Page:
The College of Visual and Performing Arts’ Department of Drama continues its season with the incredibly moving piece, “Next Fall,” written by Geoffrey Nauffts. “Next Fall” is directed by Department of Drama Chair Ralph Zito.
The play runs Nov. 9 – 17 in the Storch Theatre at the Syracuse Stage/Department of Drama Theater Complex. Opening night is Nov. 10. For tickets and more information, visit vpa.syr.edu/dramatickets.
“Next Fall” unfolds at an intersection of faith, family and sexuality. The love between two gay men, Luke and Adam, frames the story. Theirs is a complex and layered relationship—one is a devout Evangelical Christian and the other a ﬁrm atheist. When a car accident places Luke in critical condition and he lies comatose, suspended between life and death, his loved ones and friends begin reckoning with the conflicting stories of his life, the silences and secrets that have kept this vibrant young man from integrating his present and his past.
“Next Fall” takes the measure of a painful passage and shapes a drama that speaks in a quiet voice of momentous things. With surprising humor and genuine compassion, Nauffts challenges the audience to reconsider conceptions and assumptions about the people depicted in the play and those residing beyond the theater walls. It is, first and foremost, a story of regular people, flawed but appealing, caught up in the disorienting chaos of sudden tragedy.
Zito said that in selecting this play he looked for a piece that placed gay characters at the forefront of the story in a way that was not simply a celebration of being gay. Rather, he sought a story about gay people grappling with a wide variety of issues, including the additional obstacles their sexuality adds. Within a season he refers to as “a season of storytelling,” “Next Fall” invites consideration of the power and limits of beliefs, love and identity.
A successful off-Broadway run brought “Next Fall” and its original cast to Broadway where it premiered on March 11, 2010. Positive reception from audience members and critics alike preceded nominations for Tony and Drama Desk Awards. New York Times critic Ben Brantley called “Next Fall” an “artful, thoughtful and very moving story.”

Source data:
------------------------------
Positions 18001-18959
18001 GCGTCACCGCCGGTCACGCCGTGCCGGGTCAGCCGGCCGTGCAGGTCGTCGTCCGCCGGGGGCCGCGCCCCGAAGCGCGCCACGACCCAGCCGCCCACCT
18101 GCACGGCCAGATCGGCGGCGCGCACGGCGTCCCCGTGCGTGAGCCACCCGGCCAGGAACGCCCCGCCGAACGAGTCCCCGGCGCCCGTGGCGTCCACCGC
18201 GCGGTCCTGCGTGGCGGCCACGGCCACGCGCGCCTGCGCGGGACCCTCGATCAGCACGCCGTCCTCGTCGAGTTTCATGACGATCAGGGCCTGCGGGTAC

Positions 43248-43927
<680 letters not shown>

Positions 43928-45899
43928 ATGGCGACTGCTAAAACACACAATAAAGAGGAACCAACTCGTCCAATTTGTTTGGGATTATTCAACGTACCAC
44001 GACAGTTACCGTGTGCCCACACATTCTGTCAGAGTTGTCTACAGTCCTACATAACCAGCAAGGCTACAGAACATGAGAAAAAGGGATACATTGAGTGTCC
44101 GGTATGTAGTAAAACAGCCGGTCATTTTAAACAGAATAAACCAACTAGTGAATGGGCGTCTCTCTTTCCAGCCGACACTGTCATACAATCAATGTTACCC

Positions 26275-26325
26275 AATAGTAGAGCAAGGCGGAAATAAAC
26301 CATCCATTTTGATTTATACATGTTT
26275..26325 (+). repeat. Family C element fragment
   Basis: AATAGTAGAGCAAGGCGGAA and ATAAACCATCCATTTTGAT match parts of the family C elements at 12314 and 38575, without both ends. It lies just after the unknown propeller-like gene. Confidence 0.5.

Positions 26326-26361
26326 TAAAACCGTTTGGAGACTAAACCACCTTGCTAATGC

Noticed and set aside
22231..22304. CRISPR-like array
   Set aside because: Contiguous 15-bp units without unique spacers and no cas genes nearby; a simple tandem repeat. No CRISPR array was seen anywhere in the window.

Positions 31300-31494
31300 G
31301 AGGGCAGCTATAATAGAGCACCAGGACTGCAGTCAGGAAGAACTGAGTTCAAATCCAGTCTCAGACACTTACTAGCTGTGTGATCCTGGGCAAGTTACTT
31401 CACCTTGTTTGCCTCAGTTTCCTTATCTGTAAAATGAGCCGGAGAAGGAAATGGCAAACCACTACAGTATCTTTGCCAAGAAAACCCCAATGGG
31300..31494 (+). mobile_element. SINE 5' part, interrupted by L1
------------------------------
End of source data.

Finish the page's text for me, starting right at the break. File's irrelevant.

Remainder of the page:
Zito adds that he is “surprised by how personally affected [he has] been by the events and themes in the play.” He says it takes him back to the New York City he lived in during his early adult years, which has infused his direction of the show with an urban edge perfectly suited to the play’s contemporary voice and snappy humor.
Nov. 9 at 8 p.m. (preview)
Nov. 10 at 8 p.m. (opening)
Nov. 11 at 2 p.m. (ASL interpreted)
Nov. 14 at 8 p.m.
Nov. 15 at 8 p.m.
Nov. 16 at 8 p.m.
Nov. 17 at 2 p.m. (open captioning)
Nov. 17 at 8 p.m.
Special Event: Sunday Salon Series
“Faith and Sexuality: Resolving and Living with the Conflicts”
A panel discussion and Q & A
Sunday, Nov. 11
- khristian kemp-delisser, director, LGBT Resource Center at Syracuse University
- William Robert, associate professor, Department of Religion, College of Arts and Sciences
- Ralph Zito, professor and chair, Department of Drama, College of Visual and Performing Arts
The discussion is free and open to the public. No tickets are required.
For an accommodations request, contact Zito at firstname.lastname@example.org or 315-443-2669 one week prior to the event.
The Sunday Salon Series accompanies each of the drama department’s mainstage productions. The salons provide an opportunity for the University and larger community to take a closer look at the creative process and explore themes presented in each production by engaging in conversation with members of the creative team and faculty experts from a wide range of fields. The salons also increase awareness of drama productions as a curricular and co-curricular resource.